Dryad Point Lighthouse
Central Coast, British Columbia
(© Kraig Anderson - lighthousefriends.com)
Campbell Island, Central Coast, British Columbia
Heritage Lighthouse Protection Act (S.C. 2008, c 16)
1919 to 1919
1899 to 1899
Turn Point Lighthouse
Description of Historic Place
The Dryad Point Lighthouse is a square-tapered, reinforced concrete tower that measures 7.3 metres (24 feet) in height. Built in 1919, it replaced the original combined lighthouse and dwelling. The lighthouse is located on Dryad Point on the northeast end of Campbell Island, three kilometres from the village of Bella Bella.
There are 10 related buildings on the site that contribute to the heritage character of the lighthouse: (1) the 1962 Four Bedroom Senior Dwelling; (2) the 1981 Three Bedroom Junior Dwelling; (3) the 1978 Storage Building #1; (4) the 1975 Engine Building; (5) the 2004 Bulk Fuel Storage System; (6) the Satellite Equipment Shed; (7) the Solar Equipment Shed; (8) the Seismic Monitoring Shed; (9) the Principal Keeper’s Greenhouse; and, (10) the Assistant Keeper’s Greenhouse.
The Dryad Point Lighthouse is a heritage lighthouse because of its historical, architectural, and community values.
The Dryad Point Lighthouse is a very good example of the expansion of the system of navigation aids along the coast of British Columbia. It is a coastal and range light that marks the northern entrance to Main Passage and Seaforth Channel, guiding mariners in a safe path around a potentially hazardous tight turn and low-lying lands. The Dryad Point lighthouse also provides a very good illustration of the lightkeeper’s story. The lightstation has always been maintained by a lightkeeper since its establishment in 1899. One of the early lightkeepers was Captain Carpenter, a high-ranking leader for the Heiltsuk (formerly Bella Bella) First Nation.
The Dryad Point Lighthouse facilitated the safe operation of marine activities along the northern coast of British Columbia, particularly after the 1898 Klondike Gold Rush. It supported the economic development of the neighbouring villages by guiding mariners safely at the junction of Seaforth Channel and Lama Passage.
The Dryad Point Lighthouse is a very good example of a square-tapered, reinforced concrete lighttower. The lighthouse displays a simple, but distinctive and well-proportioned traditional design that is often found on harbour piers and breakwaters.
The Dryad Point Lighthouse is reflective of the Department of Marine and Fisheries experimentation with reinforced concrete, which promised solid, durable, low-maintenance structures capable of supporting the heavy new dioptric lights that were being introduced into Canadian lighthouses at the turn of the twentieth century. The lighthouse has withstood over a century of harsh weather conditions, a tribute to its materials, craftsmanship and maintenance.
Situated at the water’s edge and surrounded by lawns, vegetable gardens, and lush vegetation of deciduous and coniferous trees, the Dryad Point Lighthouse and its ancillary buildings establish the maritime character of the area. It is a self-sufficient picturesque lightstation with beautiful scenery.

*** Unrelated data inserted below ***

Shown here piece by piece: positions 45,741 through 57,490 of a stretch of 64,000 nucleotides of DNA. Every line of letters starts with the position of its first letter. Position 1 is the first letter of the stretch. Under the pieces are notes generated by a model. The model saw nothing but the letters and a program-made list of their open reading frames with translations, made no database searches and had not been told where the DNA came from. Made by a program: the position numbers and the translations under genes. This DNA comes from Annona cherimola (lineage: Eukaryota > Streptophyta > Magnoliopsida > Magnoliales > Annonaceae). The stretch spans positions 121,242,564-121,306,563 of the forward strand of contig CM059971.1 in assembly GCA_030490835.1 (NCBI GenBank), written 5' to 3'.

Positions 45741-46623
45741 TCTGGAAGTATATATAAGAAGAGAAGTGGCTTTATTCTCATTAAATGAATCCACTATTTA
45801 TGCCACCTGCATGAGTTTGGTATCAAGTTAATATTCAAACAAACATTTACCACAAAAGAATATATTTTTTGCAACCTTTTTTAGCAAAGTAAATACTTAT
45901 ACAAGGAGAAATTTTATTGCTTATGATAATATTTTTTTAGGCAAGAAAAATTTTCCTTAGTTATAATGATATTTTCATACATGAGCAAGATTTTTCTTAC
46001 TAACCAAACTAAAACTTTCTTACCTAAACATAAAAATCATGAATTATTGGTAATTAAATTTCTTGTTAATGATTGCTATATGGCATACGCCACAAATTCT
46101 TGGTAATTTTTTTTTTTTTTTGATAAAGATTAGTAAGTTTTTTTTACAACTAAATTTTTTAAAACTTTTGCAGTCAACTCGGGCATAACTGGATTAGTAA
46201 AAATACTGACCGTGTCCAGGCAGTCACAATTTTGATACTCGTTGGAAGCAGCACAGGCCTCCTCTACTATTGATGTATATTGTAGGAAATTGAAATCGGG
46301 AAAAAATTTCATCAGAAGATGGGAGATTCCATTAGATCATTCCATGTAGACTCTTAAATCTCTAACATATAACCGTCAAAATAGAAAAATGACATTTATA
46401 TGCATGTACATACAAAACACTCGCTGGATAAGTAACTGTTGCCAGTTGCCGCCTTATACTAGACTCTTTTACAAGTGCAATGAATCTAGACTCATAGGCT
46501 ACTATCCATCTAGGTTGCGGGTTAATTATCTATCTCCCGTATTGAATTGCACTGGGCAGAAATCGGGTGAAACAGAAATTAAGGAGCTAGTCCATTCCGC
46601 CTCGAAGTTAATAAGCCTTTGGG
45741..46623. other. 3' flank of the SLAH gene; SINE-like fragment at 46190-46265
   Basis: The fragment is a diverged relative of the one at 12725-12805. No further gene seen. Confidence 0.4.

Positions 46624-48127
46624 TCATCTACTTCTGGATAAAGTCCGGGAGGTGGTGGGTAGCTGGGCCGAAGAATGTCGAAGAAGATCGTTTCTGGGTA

Given its prominent location along several ferry and cruise ship routes, the Dryad Point Lighthouse is a recognized landmark among boaters, tourists, fishermen, and artists who frequent the area. During the recreational season, the area is often visited by kayakers, boaters, yachters as well as newcomers to Bella Bella.
Ten related buildings, as listed in section 1, contribute to the heritage character of the lighthouse.
The following character-defining elements of the Dryad Point Lighthouse should be respected:
— its location on the northeast end of Campbell Island;
— its intact, as-built structural form, height, profile, and proportions based on the design of a square, tapered, reinforced-concrete lighthouse;
— its flared cornice supporting a square gallery and metal railing;
— the octagonal iron lantern, capped by a conical roof;
— its square concrete base and steps leading to the door;
— the doorway, set above the base in the shaft of the tower;
— the two vertically oriented windows that appear on the waterside and on one side elevation;
— the projecting surrounds and simple, shallow pediments featured on all openings;
— its interior layout, with single room and steel interior stairway leading to a small hatch that connects to the lantern room, and the low door that connects the lantern room to the outside gallery;
— its traditional colour scheme, consisting of white for the tower and red for the lantern; and,
— its visual prominence in relation to the water and landscape.
The following character-defining elements of the related buildings should be respected:
— their respective built forms, profiles, and proportions;
— their traditional red and white exterior colour schemes (where applicable);
— their contextual relationships to the lighthouse within an historic lightstation setting.